We are getting settled in our home here. As I have said before, "You can take a woman out of the house, but you can't take the house out of the woman".
Sharon loves being in a home again and I am coming to love it as well.
Joe's 76th Birthday
I turned 76 the other day and realize that I am now in my final quarter. It is getting a little late to figure out what I am going to do when I grow up. I will miss the joy of the open sea and the challenges involved in maintaining the boat and keeping everyone safe but I am also relieved at not having to face all these challenges each day. And I am enjoying the new cognitive, emotional, and personal challenges this new chapter is bringing.
I am seeking out some further "OPB" (Other People's Boats) sailing opportunities. Hopefully, I will be somewhere in the Caribbean or even the South Pacific for some time this winter. Lake Michigan is not far away, about 45 minutes, and I will try to develop some new connections at nearby marinas. Right now I don't feel an inclination to get another boat. After Caris, everything else doesn't come close. People often ask me if I miss the sailing. The answer is complex. In a way these have been some of the best times in my life. On the other hand, I am ready for something new even though it is not fully clear what that will be.
We had a pleasant 2000 mile voyage back to the US from the British Virgin Islands. I reported from this trip in some short blogs on this website between May 7 and 28 along with some pictures. One of the big highlights was catching a big Mahi-Mahi near the Abacos
There are more pictures of our last few months in the Caribbean and our return trip in the "Gallery" section on this website. See the gallery titled, "Back to the USA-May 2016". We took about three weeks and had several stops along the way.
We left Jost Van Dyke Island in early May in the company of our friends aboard Blue Pearl, another Hylas 54. We sailed West on a course that took us North of Puerto Rico, the Dominican Republic, Haiti, and the East section of Cuba. The first night out we experienced a big weather front with lots of wind, thunder and lightning. But after all the past storms, this seemed like no big deal and we weathered it fine.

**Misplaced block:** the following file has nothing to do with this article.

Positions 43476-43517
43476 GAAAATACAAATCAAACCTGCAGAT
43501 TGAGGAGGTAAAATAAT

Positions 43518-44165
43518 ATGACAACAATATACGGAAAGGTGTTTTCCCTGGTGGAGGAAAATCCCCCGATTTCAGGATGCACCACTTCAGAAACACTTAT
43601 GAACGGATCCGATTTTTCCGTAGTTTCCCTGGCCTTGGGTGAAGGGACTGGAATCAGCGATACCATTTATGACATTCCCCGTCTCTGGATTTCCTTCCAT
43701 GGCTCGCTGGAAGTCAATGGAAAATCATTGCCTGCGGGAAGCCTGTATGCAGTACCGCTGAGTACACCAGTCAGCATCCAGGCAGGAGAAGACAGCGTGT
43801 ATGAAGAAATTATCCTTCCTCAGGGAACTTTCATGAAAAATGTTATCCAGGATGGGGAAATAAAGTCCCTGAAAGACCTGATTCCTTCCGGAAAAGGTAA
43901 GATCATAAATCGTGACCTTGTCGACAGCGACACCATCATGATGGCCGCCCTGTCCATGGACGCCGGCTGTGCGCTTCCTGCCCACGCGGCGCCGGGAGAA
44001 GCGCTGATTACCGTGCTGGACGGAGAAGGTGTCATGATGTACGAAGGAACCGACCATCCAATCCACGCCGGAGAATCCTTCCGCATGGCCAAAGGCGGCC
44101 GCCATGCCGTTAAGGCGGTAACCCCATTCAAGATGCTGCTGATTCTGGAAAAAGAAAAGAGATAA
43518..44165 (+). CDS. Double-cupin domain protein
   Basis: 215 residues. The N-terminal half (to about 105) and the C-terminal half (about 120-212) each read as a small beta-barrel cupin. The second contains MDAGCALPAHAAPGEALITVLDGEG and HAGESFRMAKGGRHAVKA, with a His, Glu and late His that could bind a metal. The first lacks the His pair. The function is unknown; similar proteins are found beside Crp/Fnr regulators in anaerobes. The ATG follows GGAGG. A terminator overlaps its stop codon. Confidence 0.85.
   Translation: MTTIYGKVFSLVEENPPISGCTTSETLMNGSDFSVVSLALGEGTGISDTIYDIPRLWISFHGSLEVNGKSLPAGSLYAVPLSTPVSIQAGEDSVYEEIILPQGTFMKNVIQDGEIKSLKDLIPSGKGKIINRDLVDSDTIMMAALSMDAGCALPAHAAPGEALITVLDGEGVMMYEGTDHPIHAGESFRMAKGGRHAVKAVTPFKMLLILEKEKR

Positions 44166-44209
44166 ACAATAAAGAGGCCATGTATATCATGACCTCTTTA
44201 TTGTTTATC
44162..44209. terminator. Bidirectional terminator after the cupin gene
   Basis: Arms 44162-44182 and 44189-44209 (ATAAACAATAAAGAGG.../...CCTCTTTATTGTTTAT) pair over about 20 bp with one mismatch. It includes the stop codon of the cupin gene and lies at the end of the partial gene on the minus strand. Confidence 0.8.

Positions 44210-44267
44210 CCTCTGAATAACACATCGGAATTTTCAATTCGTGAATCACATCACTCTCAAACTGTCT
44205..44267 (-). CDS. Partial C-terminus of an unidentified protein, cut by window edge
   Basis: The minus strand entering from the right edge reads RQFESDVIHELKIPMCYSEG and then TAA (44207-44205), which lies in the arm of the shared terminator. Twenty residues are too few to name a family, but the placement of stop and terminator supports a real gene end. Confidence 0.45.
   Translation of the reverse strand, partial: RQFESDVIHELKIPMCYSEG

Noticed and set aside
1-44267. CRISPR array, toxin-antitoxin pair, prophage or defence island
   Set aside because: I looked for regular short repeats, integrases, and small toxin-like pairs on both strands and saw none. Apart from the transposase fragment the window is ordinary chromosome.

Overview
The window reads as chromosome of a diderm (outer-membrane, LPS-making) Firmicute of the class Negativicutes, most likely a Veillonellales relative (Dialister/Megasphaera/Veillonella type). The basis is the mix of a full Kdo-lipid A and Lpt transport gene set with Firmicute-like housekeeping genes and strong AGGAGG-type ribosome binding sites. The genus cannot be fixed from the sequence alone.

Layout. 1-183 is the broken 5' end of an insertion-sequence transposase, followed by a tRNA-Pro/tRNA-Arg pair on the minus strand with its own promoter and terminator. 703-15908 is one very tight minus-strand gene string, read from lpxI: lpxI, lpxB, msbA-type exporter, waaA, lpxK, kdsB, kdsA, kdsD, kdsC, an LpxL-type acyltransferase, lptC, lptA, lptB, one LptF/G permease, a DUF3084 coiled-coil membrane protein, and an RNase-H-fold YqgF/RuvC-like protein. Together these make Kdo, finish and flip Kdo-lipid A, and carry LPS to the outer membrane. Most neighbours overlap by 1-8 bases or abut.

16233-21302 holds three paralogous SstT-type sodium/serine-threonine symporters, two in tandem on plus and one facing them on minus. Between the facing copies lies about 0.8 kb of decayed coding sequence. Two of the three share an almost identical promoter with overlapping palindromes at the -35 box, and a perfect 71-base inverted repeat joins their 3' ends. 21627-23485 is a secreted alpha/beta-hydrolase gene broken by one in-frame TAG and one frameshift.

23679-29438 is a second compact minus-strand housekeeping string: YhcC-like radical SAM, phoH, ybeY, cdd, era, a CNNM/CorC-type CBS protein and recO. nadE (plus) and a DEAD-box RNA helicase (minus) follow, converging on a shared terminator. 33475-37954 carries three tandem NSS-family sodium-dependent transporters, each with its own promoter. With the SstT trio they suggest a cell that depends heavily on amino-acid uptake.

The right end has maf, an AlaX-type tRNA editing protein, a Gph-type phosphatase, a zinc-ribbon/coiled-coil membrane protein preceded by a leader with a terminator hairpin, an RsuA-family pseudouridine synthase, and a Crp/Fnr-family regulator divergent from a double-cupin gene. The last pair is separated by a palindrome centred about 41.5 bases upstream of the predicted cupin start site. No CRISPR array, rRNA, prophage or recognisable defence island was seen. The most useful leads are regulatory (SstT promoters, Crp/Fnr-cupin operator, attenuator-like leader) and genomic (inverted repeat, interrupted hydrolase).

After skirting just South of the Turks and Caicos Islands, our first stop was in the Southern Bahamas, at Abrahams Bay on Mayaguana Island. This is a mostly unpopulated cay and we spotted an abandoned US missile tracking station near our anchorage. The next morning we parted ways with Blue Pearl which was having autopilot problems and decided to detour to Miami. We headed North and after a few days anchored in George Town on the Exuma Island chain. The Exumas are a collection of 365 cays, all with dazzling white sand beaches and surrounding reefs. Sharon and I had spend a lot of time there a few years ago and love the area. We stayed in the George Town anchorage until we had to leave and then headed North up the Bahamas chain to the Abaco Islands at the North End. We stayed at Marsh Harbor there for a few days before tearing ourselves away for the long 700 mile trip back to Norfolk and the Chesapeake Bay.
After a few days heading almost straight North to Norfolk we hit some nasty weather and diverted to Charleston SC. We cleared US customs there and spent a few more lazy days seeing sights before our last push up around Cape Hatteras and into Norfolk Harbor. We were running out of time by then so after a brief overnight anchorage we headed up the Chesapeake, stopped for one night part way up and finally arrived at Annapolis the next day. It was a great final trip.
Thanks to all of you who have enjoyed our sailing adventures these last six years. We love hearing back from you and wish you and yours the very best in this holiday season.
Joe and Sharon Venema